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What does a Healthcare Administrator do?

It’s no secret that healthcare is booming and becoming an increasingly complex business. A healthcare administrator, also known as a medical and health services manager and a healthcare executive, oversees the business, financial and clinical aspects of their particular department or facility. Many larger organizations and facilities have a top administrator and several assistant administrators, each of whom oversee a specific department or area of healthcare, while smaller facilities generally have just one general manager overseeing all daily operations. Most healthcare administrators work in general medical and surgical hospitals, physicians’ offices, and nursing care facilities.

healthcare administrator

Healthcare administrators must understand both the clinical and business sides of running a healthcare operation. Their daily tasks include implementing policies, establishing procedures, setting budgets, evaluating employees, coordinating with other healthcare administrators, and writing reports. Health information managers deal specifically with patient records and information, and must maintain these records and keep them secure.

Career training for healthcare administrators

While some healthcare administrator positions at physicians’ offices can be obtained through on-the-job training and some smaller facilities require only a bachelor’s degree for entry-level jobs, most healthcare administration jobs require a Master’s degree in a field such as healthcare administration, public health or business administration.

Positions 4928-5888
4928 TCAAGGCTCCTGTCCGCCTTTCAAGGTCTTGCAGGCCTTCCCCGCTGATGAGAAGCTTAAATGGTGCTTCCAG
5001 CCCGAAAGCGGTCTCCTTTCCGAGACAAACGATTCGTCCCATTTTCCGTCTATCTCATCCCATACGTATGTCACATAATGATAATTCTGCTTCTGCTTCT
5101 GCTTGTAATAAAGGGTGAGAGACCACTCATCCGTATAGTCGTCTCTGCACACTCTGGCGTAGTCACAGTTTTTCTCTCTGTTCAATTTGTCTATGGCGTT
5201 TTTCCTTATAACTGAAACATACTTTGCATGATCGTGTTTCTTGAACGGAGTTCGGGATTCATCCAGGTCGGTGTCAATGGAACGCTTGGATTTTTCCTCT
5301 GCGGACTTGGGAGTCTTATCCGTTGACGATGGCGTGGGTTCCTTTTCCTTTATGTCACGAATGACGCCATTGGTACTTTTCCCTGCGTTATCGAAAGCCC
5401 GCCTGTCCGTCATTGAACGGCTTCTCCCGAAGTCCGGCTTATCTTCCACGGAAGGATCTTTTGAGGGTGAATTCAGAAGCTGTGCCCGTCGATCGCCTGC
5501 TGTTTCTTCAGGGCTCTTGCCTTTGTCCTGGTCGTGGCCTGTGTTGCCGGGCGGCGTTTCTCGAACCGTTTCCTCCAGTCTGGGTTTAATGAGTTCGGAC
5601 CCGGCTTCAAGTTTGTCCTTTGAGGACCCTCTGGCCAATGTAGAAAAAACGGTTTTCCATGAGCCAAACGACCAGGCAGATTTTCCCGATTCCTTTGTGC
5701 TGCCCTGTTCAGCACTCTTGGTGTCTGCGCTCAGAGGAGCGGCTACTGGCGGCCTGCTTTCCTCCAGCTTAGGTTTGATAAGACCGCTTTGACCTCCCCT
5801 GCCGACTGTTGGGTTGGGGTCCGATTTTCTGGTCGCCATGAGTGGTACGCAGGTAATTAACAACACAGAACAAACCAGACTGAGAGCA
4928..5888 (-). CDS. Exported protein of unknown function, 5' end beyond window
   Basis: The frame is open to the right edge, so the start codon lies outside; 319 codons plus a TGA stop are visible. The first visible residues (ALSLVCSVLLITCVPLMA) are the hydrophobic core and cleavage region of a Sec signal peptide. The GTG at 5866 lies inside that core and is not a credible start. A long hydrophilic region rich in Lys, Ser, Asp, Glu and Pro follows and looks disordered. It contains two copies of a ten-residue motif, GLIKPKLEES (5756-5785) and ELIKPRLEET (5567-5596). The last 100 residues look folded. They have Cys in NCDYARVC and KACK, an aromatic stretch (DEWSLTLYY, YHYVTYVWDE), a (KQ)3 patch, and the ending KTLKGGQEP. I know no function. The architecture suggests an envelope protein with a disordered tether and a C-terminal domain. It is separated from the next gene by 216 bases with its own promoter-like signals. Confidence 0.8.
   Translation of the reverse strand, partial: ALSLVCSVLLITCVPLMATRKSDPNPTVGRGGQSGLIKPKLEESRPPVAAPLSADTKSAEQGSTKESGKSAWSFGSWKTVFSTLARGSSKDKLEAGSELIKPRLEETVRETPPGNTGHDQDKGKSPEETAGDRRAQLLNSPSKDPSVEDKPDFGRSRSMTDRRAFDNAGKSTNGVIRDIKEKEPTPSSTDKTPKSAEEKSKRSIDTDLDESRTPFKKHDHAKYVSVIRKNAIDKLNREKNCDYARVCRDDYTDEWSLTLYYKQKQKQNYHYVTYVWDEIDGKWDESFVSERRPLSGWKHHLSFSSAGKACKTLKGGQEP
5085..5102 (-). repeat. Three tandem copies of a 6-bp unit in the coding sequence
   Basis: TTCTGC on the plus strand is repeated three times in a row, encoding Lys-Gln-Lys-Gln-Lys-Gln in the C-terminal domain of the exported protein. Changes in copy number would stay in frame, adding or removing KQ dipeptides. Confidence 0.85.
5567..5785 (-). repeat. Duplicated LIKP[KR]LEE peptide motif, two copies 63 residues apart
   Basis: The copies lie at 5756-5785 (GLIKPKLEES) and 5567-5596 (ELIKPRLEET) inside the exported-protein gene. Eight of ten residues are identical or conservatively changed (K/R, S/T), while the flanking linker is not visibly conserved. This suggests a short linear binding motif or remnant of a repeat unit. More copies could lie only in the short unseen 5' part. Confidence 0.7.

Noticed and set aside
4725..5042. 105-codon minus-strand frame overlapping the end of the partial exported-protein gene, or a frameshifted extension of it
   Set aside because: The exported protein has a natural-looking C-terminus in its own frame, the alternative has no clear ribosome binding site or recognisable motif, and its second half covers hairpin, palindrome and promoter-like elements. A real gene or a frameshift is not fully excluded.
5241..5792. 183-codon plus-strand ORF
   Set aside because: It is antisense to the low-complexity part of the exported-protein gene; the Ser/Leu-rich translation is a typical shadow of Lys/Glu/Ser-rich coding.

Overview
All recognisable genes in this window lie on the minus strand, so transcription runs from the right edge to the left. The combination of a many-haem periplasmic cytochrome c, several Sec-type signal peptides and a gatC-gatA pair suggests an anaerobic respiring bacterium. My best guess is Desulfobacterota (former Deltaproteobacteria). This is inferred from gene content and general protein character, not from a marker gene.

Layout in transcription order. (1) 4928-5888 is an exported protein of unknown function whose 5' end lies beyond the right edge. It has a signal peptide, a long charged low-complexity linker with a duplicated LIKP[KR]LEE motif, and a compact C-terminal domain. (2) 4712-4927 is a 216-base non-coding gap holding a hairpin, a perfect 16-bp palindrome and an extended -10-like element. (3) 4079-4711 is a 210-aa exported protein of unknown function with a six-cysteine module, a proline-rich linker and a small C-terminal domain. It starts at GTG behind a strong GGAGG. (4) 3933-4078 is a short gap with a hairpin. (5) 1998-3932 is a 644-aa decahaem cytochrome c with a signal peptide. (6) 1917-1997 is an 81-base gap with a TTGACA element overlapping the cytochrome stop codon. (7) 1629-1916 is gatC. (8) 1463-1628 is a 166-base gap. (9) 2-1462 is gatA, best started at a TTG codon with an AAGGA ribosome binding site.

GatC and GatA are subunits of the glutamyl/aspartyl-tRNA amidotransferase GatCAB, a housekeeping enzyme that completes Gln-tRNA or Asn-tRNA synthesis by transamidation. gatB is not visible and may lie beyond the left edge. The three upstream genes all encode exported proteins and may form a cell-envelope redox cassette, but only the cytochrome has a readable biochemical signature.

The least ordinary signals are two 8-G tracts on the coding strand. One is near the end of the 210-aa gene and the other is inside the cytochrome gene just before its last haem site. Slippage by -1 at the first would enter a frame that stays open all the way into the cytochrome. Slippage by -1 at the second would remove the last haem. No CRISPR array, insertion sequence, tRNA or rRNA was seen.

The American College of Healthcare Executives (ACHE) suggests that students look for Master’s degree programs that are accredited by the Commission on Accreditation of Healthcare Management Education (CAHME). The minimum requirement for a health information management career is usually a bachelor’s degree in health information management.

Education for clinical managers

If you’re interested in becoming a clinical manager or working in a specific branch of healthcare administration, know that specialized healthcare degrees can also lead to a career in healthcare management. For these jobs, you may need training and experience in your particular specialty (such as physical therapy) along with additional management training. For example, nursing services administrators are typically experienced registered nurses who have earned a Master’s degree in healthcare or business administration.

Licensure is not required for most healthcare administrator positions, though the Bureau of Labor Statistics reports that some states require licensure for assisted-living facility managers, and all states regulate nursing care facility administrators through licensure and continuing education.

Healthcare administrators: salary and job growth

According to the BLS, the employment of medical and health services managers is expected to grow 16 percent, which is faster than the average.

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